by Dan Crawley
Maddie placed a dime on the counter and Robby dropped down a nickel. The lady at the register picked up the dime and slid the nickel over to Maddie. They both received large gumballs. Robby’s ball was green, and he held it tight in his fist. Maddie’s was blue, and she watched the ball rock slightly back and forth in the small palm of her hand and told her cousin it looked like a shiny little blue world. She popped it into her mouth. Robby accused Maddie of stealing his nickel and cried as they walked across the shimmering asphalt.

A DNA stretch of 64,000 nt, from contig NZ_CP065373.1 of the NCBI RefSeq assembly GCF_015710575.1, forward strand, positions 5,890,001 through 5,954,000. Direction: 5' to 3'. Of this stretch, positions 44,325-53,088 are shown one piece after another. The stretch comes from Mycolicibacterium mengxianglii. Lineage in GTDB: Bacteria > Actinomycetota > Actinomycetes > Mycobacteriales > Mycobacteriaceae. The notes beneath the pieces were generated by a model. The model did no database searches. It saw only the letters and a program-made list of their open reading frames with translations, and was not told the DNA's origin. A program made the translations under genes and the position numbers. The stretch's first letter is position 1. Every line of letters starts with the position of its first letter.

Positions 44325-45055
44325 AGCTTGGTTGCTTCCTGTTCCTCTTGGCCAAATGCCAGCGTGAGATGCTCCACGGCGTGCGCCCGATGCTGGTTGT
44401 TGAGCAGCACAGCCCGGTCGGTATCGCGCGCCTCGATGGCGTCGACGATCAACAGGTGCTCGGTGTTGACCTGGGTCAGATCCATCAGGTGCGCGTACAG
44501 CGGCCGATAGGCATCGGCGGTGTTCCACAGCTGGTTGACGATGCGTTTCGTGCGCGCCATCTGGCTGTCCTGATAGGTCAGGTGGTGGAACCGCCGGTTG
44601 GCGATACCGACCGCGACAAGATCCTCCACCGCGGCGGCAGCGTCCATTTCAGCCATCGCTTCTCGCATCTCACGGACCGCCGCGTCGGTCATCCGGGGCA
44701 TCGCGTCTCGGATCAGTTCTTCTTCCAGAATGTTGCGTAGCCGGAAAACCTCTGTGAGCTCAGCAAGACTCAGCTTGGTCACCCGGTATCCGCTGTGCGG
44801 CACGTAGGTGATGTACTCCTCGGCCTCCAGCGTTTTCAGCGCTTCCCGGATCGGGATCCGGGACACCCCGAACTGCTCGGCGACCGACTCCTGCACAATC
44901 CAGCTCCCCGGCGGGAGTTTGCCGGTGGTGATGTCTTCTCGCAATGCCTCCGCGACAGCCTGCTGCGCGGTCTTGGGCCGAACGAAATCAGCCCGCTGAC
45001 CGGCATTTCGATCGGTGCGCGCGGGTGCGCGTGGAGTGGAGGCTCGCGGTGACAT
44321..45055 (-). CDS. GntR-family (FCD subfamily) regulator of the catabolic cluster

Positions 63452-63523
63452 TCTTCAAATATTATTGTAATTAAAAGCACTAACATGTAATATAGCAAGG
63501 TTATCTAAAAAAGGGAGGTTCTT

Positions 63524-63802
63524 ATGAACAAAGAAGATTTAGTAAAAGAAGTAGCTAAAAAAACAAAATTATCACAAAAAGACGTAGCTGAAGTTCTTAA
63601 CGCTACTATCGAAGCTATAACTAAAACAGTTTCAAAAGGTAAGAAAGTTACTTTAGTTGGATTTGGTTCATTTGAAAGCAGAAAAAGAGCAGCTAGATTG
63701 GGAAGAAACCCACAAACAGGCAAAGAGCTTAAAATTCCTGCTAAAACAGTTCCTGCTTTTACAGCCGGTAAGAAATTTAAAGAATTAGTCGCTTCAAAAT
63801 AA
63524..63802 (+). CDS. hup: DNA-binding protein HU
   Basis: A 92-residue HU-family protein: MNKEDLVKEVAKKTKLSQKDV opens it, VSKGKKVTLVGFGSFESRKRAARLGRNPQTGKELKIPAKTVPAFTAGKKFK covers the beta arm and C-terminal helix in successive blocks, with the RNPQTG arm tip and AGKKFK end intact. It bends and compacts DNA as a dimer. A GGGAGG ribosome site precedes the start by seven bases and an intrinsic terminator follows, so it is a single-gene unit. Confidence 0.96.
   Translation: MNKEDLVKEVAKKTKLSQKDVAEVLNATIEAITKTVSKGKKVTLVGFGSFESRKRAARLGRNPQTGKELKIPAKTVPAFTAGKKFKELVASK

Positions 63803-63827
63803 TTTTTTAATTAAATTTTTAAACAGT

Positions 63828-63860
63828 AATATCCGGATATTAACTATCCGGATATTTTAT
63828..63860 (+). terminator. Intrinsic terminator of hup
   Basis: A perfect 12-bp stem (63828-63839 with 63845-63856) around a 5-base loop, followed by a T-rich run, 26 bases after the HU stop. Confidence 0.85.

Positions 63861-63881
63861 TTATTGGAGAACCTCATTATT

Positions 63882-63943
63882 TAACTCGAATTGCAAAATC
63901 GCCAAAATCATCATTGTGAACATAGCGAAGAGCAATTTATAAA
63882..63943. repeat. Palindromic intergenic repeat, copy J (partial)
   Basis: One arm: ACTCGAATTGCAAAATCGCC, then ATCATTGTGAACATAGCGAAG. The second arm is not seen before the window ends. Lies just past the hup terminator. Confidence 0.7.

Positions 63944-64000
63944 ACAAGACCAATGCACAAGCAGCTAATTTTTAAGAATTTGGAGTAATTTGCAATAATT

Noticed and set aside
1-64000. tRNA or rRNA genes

Back inside Uncle’s car, Maddie explained to Robby’s dad how the lady made change. “What’re you saying?” Uncle said, annoyed. “Get rid of all that gum in your mouth.” After slowly spitting the gum into Uncle’s flat hand, Maddie tried to speak up again, but Robby cried loudly like a siren with hiccups. So Uncle threw the squashed wad of pale blue out the driver’s side window. “Give me Robby’s nickel,” Uncle said. Now his flat hand was a lonesome topography, parched and cracked and sprouting occasional dust devils, its wasteland stretching as far as Maddie could see. “You should be ashamed, little girl.”
At home, Mother said, “Nothing we can do. The Uncles and Robbys get their way every damn time.”
“Till everybody in this world doesn’t let them,” Maddie said.